I did a zypper dup on my TW KDE system today and after a reboot Network Manager behaves strangely and I am unable to connect to any wireless connection which was perfectly OK prior to the update. When I open the systray MN widget I can see it trying to connect, it then removes all the visible connections and after a few moments it displays them again and tries to connect to the original one, it loops like this consistently. I tried booting off my older kernel but same happens. I can switch to wicked and after some messing around eventually it the network connects to the same SSID that NM was trying. I have also been unable to get static IP to work in wicked with specified DNS servers but that may be me as I am not familiar with wicked. I like having a widget to see what is going on which is why I use NM. NM is at V1.12.2.
I’ve not found anything in the journal which might indicate what is happening with NM. Has anyone any suggestions as to what went wrong or how I might progress getting NM to work again please?
Well although I am now connected it is not behaving as it should. I am unable to select a different connection in the NM widget and get a successful connection so it disconnects (after authentication but before getting IP) and reconnects to the previously used connection. I have checked the settings for each one and there are as they should be.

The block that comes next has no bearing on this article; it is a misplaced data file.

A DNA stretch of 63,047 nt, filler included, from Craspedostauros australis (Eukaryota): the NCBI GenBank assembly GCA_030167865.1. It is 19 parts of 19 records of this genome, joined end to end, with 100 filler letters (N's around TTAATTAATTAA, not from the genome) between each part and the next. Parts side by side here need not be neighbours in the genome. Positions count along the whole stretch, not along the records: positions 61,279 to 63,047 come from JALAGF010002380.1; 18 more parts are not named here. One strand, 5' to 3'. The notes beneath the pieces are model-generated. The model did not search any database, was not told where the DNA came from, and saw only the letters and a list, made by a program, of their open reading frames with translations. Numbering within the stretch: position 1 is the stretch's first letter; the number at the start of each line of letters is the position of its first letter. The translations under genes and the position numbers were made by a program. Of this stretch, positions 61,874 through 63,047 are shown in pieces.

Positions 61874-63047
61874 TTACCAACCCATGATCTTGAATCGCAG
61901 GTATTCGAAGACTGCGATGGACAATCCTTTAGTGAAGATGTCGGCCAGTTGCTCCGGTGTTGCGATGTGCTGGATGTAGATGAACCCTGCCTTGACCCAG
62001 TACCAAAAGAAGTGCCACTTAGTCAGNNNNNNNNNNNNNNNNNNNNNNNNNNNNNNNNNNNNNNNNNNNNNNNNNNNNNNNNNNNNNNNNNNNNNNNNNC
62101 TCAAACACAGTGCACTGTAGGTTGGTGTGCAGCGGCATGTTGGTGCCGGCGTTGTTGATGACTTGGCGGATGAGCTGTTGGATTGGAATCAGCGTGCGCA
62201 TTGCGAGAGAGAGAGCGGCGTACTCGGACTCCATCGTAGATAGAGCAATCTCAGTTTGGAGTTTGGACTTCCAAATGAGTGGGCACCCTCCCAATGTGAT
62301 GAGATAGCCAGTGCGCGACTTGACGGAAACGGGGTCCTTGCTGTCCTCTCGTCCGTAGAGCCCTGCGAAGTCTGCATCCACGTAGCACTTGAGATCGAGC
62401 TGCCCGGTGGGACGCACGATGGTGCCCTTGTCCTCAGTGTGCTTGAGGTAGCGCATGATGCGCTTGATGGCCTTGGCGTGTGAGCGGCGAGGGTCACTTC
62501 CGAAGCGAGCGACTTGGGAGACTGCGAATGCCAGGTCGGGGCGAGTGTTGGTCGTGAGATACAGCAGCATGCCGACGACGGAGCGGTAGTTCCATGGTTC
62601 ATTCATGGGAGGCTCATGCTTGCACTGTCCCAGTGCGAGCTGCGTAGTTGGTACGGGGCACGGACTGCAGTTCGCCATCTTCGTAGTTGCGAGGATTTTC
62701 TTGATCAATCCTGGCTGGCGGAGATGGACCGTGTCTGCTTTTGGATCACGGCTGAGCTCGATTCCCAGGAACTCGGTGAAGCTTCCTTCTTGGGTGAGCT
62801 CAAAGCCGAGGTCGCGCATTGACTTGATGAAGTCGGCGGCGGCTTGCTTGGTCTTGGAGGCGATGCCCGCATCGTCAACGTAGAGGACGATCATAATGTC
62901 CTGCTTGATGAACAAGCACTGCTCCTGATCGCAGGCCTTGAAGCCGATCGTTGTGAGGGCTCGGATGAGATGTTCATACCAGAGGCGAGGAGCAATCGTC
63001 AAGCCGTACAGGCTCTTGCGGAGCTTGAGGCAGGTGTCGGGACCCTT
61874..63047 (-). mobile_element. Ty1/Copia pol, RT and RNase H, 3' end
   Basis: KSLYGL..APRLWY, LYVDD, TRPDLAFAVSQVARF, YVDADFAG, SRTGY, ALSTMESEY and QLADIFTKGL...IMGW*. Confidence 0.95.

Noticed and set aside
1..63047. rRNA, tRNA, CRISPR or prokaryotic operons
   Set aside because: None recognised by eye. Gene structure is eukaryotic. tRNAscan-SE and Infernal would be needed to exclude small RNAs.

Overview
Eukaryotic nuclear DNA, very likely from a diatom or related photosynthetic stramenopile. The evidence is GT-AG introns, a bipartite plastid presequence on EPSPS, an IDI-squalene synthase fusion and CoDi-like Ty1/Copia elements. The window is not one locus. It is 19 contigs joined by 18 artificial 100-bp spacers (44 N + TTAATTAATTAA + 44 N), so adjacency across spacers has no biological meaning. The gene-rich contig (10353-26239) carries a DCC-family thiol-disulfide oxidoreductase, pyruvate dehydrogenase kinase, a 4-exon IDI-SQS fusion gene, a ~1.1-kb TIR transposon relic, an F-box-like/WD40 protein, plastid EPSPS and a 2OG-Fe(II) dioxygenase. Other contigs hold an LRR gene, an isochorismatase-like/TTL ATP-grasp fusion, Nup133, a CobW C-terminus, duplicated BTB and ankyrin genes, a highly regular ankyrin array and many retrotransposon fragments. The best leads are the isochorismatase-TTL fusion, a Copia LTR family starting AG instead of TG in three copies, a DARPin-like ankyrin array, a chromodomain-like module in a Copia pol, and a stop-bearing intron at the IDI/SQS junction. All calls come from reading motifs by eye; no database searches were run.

So there is still a problem. Nothing shows in the journal when doing this.
Not with the last “dup” but a few “dups” ago, I had an issue where I was not able to connect to a network or it would just have crazy behavior with reconnects. What I recommend you do is delete the network settings out of network manager, reboot the machine and re-add those networks. I don’t know that this will certainly fix your problem but it fixed my problem after some trial and error. I don’t know that it was certainly the issue or not but it seemed to have cleared up the issue.
I also say “reboot” the machine because restarting the network service doesn’t always help
sudo systemctl restart network
This has worked better for me.
sudo systemctl stop network
wait a bit
sudo systemctl start network
It is as though something is lodged in memory and a reboot is required to flush it out. I didn’t have the patience to figure it out at the time and it hasn’t resurfaced since.